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U.S. Withholding Tax for Real Estate Sales by Foreigners

Noncitizens and nonresidents of the United States that own, and are planning to sell, real estate located in the U.S. need to be aware that there are complicated tax rules that may apply to that sale. Oftentimes this is not considered when a foreigner invests in U.S. real estate, and the potential penalties for noncompliance may catch them off guard. The following article provides an overview of the withholding rules that apply under the Foreign Investment in Real Property Tax Act (FIRPTA).

In General
If a foreign person who is not a tax resident of the U.S. sells U.S. real estate, up to fifteen (15) percent of the sales price will need to be remitted to the Internal Revenue Service (IRS) under the FIRPTA withholding rules. The U.S. requires the payment of this withholding tax to ensure that foreigners pay taxes owed on the recognition of gain on the sale of U.S. real estate.

U.S. Income Tax Rate vs. Withholding Rate
The withholding tax is, in most cases, higher than the actual income tax that is owed on the sale. When a U.S. tax return is filed to report the sale of real estate, the taxpayer usually receives a sizeable tax refund because the withholding is based on the selling price, but taxable gain is calculated by subtracting the taxpayer’s basis (generally the amount paid to purchase the real estate) from the selling price. If the real estate (a capital asset) is held for longer than one year, then the highest U.S. tax rate is the long term capital gain rate of twenty (20) percent, with a large portion of the gain generally taxed at fifteen (15) percent.

As an example, if a foreign person sells U.S. real estate for $500,000 and the basis of the real estate is $300,000, then the gain on the sale is $200,000. The withholding required under FIRPTA is generally equal to fifteen (15) percent of $500,000, or $75,000. When that foreign person files their tax return, they would report the gain of $300,000. If we assume that the fifteen (15) percent tax rate applies to the entire gain, then the tax owed would only be $45,000. The foreign person would then be entitled to a refund of $30,000.

Unfortunately, the tax return claiming the refund cannot be filed until January or February, at the earliest, of the year following the year of sale. For example, if the sale takes place in January 2020, the earliest the tax return can be filed would be January or February of 2021. Given the current practice of the IRS, the refund would likely be paid as late as June of 2021.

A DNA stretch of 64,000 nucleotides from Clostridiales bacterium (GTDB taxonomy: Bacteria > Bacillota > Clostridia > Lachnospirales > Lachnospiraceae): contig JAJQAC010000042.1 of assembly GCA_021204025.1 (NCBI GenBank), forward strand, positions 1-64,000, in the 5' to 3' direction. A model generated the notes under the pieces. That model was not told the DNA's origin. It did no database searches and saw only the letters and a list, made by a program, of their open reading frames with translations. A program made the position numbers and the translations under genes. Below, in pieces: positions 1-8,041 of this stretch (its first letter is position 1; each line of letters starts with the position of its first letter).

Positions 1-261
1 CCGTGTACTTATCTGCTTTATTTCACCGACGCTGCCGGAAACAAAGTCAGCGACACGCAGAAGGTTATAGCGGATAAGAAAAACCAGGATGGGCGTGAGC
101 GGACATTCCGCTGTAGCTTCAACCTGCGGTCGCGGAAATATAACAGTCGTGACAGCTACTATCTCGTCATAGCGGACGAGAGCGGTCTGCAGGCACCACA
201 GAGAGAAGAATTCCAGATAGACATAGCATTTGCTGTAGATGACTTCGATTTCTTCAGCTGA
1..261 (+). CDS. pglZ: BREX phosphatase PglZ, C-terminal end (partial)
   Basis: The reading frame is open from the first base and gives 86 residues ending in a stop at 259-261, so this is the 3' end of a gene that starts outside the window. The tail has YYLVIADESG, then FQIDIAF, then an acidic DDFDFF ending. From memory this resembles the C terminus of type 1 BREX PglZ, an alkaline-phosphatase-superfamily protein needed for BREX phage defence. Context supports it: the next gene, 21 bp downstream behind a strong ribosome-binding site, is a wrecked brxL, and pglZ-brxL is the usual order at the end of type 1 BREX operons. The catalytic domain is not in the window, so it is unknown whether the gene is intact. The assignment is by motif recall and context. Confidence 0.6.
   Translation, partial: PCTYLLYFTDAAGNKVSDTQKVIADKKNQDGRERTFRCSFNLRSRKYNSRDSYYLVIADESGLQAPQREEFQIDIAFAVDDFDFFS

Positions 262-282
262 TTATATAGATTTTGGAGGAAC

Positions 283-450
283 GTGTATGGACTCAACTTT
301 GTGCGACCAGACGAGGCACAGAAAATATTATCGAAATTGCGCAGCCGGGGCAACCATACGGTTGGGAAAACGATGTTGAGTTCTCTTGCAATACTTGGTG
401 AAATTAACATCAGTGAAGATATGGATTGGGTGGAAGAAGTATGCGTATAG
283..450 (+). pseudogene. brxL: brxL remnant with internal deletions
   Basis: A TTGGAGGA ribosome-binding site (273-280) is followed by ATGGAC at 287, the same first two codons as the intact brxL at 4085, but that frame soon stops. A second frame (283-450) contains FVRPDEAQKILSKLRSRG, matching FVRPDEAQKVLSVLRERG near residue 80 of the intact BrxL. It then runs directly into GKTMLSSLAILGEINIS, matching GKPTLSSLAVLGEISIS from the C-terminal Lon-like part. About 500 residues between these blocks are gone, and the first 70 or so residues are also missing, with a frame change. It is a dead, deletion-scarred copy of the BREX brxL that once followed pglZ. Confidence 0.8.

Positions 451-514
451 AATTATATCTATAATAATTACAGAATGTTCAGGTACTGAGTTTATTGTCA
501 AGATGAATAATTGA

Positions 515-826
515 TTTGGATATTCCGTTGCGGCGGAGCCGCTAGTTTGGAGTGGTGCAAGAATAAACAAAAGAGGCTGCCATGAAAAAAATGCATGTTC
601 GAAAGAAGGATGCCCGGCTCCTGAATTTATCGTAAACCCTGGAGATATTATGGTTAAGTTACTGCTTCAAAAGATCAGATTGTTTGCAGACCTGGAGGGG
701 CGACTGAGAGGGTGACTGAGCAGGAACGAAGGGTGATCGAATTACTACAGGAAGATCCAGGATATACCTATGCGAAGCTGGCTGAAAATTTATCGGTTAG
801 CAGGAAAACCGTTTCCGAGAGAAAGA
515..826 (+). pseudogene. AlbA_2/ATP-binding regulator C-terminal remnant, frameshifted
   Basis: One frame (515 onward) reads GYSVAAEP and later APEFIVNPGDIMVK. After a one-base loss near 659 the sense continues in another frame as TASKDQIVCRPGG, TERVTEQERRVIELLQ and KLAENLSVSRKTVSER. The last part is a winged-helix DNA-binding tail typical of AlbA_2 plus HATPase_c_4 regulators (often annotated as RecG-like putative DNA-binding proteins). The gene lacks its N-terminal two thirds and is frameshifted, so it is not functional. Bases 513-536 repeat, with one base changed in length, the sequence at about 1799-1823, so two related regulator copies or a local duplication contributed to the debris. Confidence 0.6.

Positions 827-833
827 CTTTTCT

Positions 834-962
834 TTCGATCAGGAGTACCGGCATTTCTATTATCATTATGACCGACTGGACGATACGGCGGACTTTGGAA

Personal Use Exception to Withholding
In certain cases, the FIRPTA withholding does not apply. One exception from the FIRPTA withholding is if the sales price is $300,000 or less, and the buyer is willing to sign an affidavit that, for the next two twelve-month periods, at least fifty (50) percent of the time the real estate will be used personally. If the sales price is between $300,000 and $1,000,000, and the buyer fulfills the personal use requirements and is willing to sign the affidavit, the FIRPTA withholding rate can be reduced to ten (10) percent. Going back to our example earlier, this means that the withholding would only be $50,000 instead of $75,000, and the expected refund would then only be $5,000 instead of $30,000.

Reduced Withholding Certificate
Another option to reduce the required withholding is to apply for a reduced withholding certificate. An application is made that computes the estimated gain and tax, and requests that the withholding be equal to the tax calculated. This application needs to be submitted, with support for the calculation, on or before the day of the closing. While the application is being processed, the regular rate of FIRPTA withholding has to remain in an escrow account. It usually takes approximately three (3) months for the IRS to process a reduced withholding certificate application. Once processed and approved, the withholding will be paid from the escrow account and the balance of the escrow account can be paid to the seller.

If a foreign person wishes to apply for a reduced withholding certificate, or even to receive a refund of excess withholding, the taxpayer must have a taxpayer identification number (TIN) or employer identification number (EIN). The IRS does not issue tax refunds without a valid tax identification number. Individual foreign persons should apply for an Individual Taxpayer Identification Number (ITIN) by filing Form W-7 with the required attachments.

Conclusion
Complying with the FIRPTA withholding requirements can be challenging, which is why it is so important to have a tax professional involved who is knowledgeable about the rules and has experience in these filings. Please consult with an HBK tax advisor to find out more information and how HBK can help taxpayers comply with the FIRPTA withholding rules.

About the Author(s)
Gerd is a Principal in the Naples, Florida office of HBK CPAs & Consultants. He joined HBK in 1999. Having moved here from his native Germany in 1994, Gerd’s specialty niche areas include private and business clients with international tax issues, nonresident alien matters and foreign-owned real estate interests. He is extremely active in the local community and serves as a member of the Rotary Club of Naples North and the United States Tennis Association (USTA).
Hill, Barth & King LLC has prepared this material for informational purposes only. Any tax advice contained in this communication (including any attachments) is not intended or written to be used, and cannot be used, for the purpose of (i) avoiding penalties under the Internal Revenue Code or under any state or local tax law or (ii) promoting, marketing or recommending to another party any transaction or matter addressed herein. Please do not hesitate to contact us if you have any questions regarding the matter.

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